When tuning indexes, it is somewhat difficult to tell how much impact the changes you have made will have on a query. Other than just looking at the different execution plans, is there an easy way to compare the queries using the old and new indexes?
After making index changes, I always like to use hints to see how much impact the change has on a query. Let's take the following query that uses the AdventureWorks database as an example.
USE AdventureWorks GO SELECT NationalIDNumber FROM HumanResources.Employee WHERE Title = 'Stocker' GO
As you can see by the following execution plan, the query uses a clustered index scan to retrieve the information.
Since the query is searching by Title and returning the NationalIDNumber, you can create the following non-clustered index on Title and include the NationalIDNumber, so all of the information the query needs is located in the index. You should note that if you did not include the NationalIDNumber, the optimizer would still find it more optimal to scan the clustered index instead of seeking the non-clustered index and having to lookup the NationalIDNumber.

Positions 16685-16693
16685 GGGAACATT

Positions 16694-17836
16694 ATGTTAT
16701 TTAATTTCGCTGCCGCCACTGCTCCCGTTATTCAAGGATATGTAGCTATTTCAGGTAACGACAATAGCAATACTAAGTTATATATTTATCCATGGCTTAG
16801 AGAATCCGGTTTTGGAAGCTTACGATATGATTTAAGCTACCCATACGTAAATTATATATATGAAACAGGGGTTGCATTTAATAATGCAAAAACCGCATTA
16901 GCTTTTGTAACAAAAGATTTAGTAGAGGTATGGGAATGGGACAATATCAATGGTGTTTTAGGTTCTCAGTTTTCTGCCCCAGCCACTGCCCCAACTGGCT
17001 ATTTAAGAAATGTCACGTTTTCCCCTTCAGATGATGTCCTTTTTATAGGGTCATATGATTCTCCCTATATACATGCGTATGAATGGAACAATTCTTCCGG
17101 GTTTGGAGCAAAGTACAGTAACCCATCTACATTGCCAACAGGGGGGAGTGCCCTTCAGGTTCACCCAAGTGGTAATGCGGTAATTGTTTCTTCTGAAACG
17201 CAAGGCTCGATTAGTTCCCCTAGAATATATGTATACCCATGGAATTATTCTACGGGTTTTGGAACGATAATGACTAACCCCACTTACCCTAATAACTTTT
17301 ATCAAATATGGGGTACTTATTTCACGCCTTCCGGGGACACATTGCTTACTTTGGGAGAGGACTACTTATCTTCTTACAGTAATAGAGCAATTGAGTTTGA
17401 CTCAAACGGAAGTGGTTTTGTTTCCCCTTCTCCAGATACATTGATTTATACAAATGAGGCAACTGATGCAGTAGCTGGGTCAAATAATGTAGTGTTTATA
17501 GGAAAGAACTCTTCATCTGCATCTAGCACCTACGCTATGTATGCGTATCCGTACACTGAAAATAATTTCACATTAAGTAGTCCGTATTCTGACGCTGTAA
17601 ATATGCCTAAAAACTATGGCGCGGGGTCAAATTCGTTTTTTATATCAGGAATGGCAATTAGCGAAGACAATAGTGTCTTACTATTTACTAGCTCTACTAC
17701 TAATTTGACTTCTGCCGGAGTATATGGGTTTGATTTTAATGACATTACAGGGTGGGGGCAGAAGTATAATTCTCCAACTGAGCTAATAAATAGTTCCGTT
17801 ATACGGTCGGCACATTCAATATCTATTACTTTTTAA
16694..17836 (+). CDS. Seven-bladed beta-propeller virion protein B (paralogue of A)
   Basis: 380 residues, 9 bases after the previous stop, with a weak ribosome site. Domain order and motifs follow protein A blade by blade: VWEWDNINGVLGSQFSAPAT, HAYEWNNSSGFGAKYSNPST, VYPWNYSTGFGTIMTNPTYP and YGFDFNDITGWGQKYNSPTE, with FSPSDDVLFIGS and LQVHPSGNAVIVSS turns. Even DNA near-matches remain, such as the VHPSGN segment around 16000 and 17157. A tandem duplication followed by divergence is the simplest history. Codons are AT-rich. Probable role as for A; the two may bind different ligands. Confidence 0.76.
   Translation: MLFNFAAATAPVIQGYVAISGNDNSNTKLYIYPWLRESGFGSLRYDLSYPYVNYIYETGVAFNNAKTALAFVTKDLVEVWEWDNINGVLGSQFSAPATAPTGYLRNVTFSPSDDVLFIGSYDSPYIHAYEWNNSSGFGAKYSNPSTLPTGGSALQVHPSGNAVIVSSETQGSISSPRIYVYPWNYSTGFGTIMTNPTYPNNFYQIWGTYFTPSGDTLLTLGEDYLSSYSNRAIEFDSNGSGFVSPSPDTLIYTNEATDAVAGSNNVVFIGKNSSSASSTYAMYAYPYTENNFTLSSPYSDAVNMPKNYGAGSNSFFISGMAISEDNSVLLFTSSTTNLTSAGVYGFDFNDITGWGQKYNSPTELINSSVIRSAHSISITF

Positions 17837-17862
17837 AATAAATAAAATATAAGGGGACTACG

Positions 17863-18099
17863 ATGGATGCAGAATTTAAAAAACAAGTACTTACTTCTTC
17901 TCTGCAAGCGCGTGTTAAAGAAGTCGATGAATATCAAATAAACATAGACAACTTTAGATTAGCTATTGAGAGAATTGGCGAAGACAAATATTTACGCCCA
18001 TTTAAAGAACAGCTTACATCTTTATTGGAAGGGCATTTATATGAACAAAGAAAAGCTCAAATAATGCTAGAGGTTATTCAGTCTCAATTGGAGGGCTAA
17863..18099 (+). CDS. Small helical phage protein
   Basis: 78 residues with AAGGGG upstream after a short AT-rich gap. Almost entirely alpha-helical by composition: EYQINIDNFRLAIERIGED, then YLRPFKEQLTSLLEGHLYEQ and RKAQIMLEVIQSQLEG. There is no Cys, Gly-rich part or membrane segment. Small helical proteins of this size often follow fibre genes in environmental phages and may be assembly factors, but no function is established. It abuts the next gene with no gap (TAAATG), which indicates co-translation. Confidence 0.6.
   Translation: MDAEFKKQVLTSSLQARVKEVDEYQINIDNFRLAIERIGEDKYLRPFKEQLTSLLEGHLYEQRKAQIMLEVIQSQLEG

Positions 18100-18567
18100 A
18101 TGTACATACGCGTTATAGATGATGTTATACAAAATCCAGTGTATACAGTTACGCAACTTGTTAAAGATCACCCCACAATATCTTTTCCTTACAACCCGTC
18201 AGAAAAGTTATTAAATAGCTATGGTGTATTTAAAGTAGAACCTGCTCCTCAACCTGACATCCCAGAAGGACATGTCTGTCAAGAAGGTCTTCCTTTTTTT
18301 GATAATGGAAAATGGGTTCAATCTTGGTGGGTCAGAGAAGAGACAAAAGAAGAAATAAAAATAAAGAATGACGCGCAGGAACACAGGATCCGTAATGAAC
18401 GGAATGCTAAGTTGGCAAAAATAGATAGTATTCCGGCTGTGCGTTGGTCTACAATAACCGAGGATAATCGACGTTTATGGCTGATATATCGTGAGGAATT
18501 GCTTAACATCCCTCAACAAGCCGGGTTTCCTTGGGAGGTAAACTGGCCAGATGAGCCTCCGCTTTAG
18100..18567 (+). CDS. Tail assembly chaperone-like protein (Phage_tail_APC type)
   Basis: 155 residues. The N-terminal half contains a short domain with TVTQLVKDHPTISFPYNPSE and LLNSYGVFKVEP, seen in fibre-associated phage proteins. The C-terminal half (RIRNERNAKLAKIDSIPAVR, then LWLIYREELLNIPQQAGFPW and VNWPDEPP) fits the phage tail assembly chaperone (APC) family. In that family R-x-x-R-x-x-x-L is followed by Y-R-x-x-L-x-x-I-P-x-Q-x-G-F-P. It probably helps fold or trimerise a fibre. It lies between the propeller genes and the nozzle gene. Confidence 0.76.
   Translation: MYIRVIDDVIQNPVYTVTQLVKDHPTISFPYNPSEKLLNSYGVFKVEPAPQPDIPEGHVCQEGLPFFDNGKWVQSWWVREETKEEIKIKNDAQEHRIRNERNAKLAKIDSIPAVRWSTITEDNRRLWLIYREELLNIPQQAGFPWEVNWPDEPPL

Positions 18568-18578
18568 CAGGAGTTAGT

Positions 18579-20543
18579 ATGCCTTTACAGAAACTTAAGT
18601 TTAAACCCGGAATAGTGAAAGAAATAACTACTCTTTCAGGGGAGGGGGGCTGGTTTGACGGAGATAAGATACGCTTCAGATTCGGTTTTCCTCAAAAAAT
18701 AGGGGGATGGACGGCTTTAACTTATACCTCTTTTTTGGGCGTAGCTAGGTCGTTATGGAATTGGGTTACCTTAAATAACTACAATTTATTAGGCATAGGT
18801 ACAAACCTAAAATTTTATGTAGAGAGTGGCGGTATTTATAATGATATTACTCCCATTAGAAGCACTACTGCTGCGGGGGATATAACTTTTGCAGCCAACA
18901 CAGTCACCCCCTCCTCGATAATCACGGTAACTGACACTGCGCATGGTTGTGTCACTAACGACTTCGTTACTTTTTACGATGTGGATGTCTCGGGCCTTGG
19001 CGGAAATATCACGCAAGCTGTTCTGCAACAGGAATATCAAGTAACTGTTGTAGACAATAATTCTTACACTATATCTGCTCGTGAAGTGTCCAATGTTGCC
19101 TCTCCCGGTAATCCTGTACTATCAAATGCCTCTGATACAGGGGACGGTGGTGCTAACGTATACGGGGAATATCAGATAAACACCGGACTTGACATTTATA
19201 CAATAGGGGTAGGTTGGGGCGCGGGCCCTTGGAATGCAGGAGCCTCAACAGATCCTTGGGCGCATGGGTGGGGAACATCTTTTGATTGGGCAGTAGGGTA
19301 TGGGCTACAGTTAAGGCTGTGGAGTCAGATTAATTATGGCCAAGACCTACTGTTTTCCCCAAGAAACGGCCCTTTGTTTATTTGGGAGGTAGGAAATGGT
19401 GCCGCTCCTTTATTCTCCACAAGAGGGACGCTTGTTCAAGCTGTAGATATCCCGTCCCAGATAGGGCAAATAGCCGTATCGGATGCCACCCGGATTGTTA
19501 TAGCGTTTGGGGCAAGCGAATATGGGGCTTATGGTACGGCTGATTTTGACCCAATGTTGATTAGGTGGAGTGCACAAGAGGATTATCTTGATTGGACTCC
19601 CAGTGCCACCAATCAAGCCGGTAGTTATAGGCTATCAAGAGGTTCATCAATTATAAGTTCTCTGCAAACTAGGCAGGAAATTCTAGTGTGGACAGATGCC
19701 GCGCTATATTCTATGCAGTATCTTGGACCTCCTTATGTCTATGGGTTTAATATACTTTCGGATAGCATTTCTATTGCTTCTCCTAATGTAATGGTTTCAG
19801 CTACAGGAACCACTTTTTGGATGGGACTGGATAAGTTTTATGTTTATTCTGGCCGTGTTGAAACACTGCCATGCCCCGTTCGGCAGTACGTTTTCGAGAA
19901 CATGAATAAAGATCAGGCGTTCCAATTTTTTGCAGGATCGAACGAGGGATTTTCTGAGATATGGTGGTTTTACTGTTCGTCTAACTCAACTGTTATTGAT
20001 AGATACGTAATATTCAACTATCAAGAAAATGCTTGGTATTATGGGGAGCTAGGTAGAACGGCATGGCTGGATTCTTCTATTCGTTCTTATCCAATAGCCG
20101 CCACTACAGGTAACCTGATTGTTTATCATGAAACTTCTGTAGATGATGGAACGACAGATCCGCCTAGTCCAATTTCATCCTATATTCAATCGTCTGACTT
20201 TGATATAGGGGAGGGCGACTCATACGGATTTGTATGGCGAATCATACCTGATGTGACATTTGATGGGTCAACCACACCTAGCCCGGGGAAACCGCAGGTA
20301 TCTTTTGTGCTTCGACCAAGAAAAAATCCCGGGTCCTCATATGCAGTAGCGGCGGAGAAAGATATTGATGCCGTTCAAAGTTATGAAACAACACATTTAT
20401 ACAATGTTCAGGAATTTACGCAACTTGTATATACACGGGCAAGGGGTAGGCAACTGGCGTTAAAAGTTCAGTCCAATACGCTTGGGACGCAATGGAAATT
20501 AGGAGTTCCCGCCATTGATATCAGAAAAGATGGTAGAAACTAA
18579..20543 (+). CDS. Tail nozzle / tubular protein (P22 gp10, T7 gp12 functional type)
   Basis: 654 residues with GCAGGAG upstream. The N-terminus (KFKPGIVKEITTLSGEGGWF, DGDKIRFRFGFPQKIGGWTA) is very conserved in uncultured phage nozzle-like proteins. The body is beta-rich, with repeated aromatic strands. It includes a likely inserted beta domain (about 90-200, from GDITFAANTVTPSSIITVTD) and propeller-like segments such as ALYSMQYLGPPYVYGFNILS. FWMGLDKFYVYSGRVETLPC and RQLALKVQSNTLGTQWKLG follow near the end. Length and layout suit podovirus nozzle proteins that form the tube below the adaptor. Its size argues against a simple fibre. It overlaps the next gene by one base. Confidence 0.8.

CREATE INDEX ix_Title_Include ON HumanResources.Employee(Title) INCLUDE (NationalIDNumber) GO
After creating the new index and rerunning the original query, you will now see that the query is performing an index seek on the new non-clustered index. That sounds good, but how much more efficient is it?
In order to answer that question, you can use a hint to force one of the queries to use the original index as shown in the following query.
SELECT NationalIDNumber FROM HumanResources.Employee WITH (INDEX (PK_Employee_EmployeeID)) WHERE Title = 'Stocker' GO SELECT NationalIDNumber FROM HumanResources.Employee WHERE Title = 'Stocker' GO
You can now see that using the new index, the query cost is only 29% compared to the original index which is 71%. If you saw something like 50/50, you may want to rethink the new index, because it hasn't given you any performance and now you have an additional index to update and maintain.
Learn more about query plans by reviewing the tip How to read SQL Server graphical query execution plans among other tips in the category.
You can find the complete syntax for Table Hints in Books Online.
Last Update: 6/24/2010
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